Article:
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Managing crisis seminar Nov. 12

While fresh-cut produce has survived food safety crises in the past, a new challenge could confront fruit and vegetable processors at any time and the entire industry might find itself faced with unexpected regulatory and media scrutiny.

That's why the International Fresh-cut Produce Association has enlisted two nationally known crisis management experts to provide fresh-cut produce executives with a one-day seminar entitled “Surviving… and Thriving through a Crisis” on Nov. 12, 2003 in Washington, D.C. The event will help give processors insight into what to expect and how to deal with a crisis typical of those that could befall fresh-cut.

Gene Grabowski, a seasoned marketing communications professional with a reputation for creating and implementing top-quality crisis communications plans, will explain “The Crisis Cycle: Defining the Who, What, When and Why's of Crisis Management.” While every crisis is different, each has a “life cycle” companies can predict and prepare for in advance, he says.

Currently vice president of Washington, D.C.-based Levick Strategic Communications, Grabowski formerly served with the Grocery Manufacturers of America, the world's largest food trade group representing brand name food, beverage and consumer products companies. He is an expert on a variety of high profile communications issues including food safety, obesity and biotechnology.

Following Grabowski on the program, Eric Dezenhall of Nichols-Dezenhall Communications Management Group, one of the nation's leading crisis management firms, will tell fresh-cut managers “Who Gets Attacked, Who Survives and Why?”

Registration fees are $345 for IFPA members who sign up prior to Oct. 24 and $444 for non-members and will be subject to a $50 late charge after that.

For further information, contact IFPA at (703) 299-6282.

I think every farmer should write a book about unusual things that have happened during a normal day of work in the field. Let's face it, farming is not the normal 9 to 5 office job in a tall building. No, farming is a real “down to earth” job, especially when unwanted, unexpected visitors show up in the field to help.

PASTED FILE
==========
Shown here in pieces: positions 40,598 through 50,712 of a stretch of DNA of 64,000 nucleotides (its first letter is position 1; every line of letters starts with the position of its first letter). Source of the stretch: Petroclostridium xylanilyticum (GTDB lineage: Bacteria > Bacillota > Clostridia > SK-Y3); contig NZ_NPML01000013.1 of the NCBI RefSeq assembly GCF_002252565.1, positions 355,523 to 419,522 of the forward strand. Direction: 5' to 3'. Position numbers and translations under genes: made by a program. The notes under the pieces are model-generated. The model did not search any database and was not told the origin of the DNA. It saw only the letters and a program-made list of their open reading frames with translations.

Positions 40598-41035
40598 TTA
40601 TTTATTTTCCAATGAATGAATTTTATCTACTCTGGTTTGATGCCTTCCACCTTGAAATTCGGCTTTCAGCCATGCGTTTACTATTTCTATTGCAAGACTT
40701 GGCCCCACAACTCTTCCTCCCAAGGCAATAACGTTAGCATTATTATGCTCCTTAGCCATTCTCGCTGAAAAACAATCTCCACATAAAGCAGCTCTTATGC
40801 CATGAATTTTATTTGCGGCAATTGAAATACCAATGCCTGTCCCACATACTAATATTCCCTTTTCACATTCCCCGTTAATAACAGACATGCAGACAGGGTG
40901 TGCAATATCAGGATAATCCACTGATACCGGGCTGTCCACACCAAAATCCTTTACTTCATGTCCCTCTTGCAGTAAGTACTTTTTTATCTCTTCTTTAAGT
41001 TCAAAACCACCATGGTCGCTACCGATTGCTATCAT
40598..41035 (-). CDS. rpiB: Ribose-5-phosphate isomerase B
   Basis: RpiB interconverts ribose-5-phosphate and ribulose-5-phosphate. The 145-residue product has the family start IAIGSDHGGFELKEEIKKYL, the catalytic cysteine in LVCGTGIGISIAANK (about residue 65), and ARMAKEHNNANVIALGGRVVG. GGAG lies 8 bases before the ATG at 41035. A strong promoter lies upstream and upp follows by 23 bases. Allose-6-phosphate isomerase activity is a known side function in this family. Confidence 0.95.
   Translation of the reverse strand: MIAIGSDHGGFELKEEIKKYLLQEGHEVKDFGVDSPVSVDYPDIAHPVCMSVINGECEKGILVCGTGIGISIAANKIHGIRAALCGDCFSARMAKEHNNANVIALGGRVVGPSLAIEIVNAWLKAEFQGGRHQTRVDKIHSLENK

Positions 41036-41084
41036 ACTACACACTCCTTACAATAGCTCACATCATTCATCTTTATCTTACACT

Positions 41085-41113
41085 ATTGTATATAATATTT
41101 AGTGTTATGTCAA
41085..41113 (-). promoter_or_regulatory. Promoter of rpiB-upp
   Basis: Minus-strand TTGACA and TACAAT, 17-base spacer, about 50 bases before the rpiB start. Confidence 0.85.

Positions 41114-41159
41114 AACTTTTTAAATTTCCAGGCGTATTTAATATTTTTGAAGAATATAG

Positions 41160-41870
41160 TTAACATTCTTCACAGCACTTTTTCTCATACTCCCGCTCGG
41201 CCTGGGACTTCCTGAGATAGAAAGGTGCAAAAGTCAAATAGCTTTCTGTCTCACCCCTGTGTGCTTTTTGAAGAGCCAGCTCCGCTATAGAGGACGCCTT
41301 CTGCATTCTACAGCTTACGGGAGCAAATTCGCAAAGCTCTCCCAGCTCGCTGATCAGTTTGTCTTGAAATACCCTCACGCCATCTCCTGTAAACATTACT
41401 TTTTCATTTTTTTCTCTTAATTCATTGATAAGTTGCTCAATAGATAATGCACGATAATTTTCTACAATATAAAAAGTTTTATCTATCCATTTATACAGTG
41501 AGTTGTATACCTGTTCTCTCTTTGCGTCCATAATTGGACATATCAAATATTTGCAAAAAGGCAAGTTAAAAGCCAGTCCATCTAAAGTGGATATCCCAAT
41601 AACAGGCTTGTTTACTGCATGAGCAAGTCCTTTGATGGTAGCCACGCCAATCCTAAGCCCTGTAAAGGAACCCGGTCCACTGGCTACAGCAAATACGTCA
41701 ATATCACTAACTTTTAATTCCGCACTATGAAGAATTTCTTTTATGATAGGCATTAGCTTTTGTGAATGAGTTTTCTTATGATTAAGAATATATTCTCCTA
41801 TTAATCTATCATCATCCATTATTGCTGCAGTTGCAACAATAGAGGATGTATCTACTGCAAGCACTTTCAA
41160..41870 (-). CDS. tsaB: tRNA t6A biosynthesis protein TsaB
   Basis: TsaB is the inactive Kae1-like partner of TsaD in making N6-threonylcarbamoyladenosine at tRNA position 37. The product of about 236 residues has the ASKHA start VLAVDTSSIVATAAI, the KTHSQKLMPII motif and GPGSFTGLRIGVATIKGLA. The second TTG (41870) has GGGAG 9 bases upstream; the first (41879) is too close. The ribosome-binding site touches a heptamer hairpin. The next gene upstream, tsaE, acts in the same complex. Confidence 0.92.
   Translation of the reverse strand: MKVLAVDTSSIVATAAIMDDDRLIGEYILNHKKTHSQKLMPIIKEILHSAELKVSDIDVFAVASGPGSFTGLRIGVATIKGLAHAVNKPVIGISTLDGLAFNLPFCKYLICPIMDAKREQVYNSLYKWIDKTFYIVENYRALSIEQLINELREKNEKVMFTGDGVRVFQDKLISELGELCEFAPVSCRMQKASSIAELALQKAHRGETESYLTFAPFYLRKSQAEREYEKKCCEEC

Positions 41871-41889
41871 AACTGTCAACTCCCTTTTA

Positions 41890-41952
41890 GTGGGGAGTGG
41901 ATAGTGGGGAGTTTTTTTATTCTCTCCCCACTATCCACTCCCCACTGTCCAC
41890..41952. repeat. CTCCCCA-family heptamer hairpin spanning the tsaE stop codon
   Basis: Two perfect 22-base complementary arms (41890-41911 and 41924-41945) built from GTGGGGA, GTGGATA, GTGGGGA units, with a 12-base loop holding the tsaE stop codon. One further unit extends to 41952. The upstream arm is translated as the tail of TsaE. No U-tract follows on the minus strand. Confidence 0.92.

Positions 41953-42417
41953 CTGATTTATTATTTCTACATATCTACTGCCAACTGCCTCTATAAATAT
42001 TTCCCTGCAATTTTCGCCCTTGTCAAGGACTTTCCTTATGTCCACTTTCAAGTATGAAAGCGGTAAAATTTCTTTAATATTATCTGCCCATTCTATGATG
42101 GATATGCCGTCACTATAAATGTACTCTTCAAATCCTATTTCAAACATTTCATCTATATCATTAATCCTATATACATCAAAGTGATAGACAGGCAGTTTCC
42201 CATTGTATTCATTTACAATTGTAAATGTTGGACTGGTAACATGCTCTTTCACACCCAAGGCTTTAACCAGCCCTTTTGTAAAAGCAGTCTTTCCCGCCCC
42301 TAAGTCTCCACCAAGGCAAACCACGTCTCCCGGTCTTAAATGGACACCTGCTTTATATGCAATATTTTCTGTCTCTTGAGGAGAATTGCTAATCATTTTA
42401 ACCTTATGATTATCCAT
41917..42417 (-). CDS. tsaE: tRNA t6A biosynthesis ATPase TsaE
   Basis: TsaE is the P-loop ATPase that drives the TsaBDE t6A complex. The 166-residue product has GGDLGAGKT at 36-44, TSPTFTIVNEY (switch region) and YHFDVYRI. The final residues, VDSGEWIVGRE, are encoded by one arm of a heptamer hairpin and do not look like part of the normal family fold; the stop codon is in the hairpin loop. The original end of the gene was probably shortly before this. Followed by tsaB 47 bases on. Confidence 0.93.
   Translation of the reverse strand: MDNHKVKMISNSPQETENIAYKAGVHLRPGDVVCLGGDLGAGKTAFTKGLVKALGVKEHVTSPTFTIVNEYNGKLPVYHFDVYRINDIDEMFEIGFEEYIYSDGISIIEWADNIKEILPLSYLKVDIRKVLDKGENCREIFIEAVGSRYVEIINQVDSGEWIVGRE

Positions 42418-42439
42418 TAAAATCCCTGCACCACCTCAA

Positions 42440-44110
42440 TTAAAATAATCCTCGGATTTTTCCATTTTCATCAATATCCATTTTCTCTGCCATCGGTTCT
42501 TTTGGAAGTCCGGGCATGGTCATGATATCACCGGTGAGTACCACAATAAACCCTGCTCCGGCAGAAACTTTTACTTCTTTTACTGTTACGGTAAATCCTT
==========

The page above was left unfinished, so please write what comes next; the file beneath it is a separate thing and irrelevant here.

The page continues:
I have not seen very many gnats lately. Usually a little swat by your ear will take care of an annoying gnat. However, in one field a few years ago, the gnats were unbelievable. These little flying menaces were all over me. I have never seen so many gnats.

In order to survive this daily “gnat attack,” I had to put a shirt over my head and peep out a couple of holes in order to see. The gnats were so bad that they would clog up the tractor's radiator. Smashed gnats would build up on the fan blades half an inch thick. I have never experienced anything like the “great gnat attack” since those days in Denton County.

Bumblebees can also surprise you in the field. They live in the ground and come out with a bad attitude when they hear a noise — like a tractor's engine. They came after me one day when I was creeping along baling hay. Hundreds of those devils were after me, and let me tell you, when they hit you (They like to go for the eyes.), it's an instant, stinging thud. We quietly towed the tractor and baler away from the danger zone the next morning while I was covered with an old tent.

Snakes are not an uncommon sight in the field. I like snakes, as long as they are slithering away from me. Snakes are sneaky. You can't hear them like the bumblebees. They also have a way of surprising you. They also like to hang around the hay field. I've been scared many times by snakes that are trapped under the wire or twine of a bale, but one time I met one under different circumstances.

I was under the baler untangling the wire, when to my surprise, a snake dropped out of the baler around my neck. Now, if you've ever been under a hay baler, you know there is very little room under there. Let me tell you, it's easier to get out from under a baler in record time than you think.

So, if your office job is farming, the next time you're out in the field, beware of unwanted friends lurking out there, especially the snakes. Who said, “The older you get the slower you move”?

If you've had an unusual field experience, I would like to hear from you.

e-mail: [email protected]

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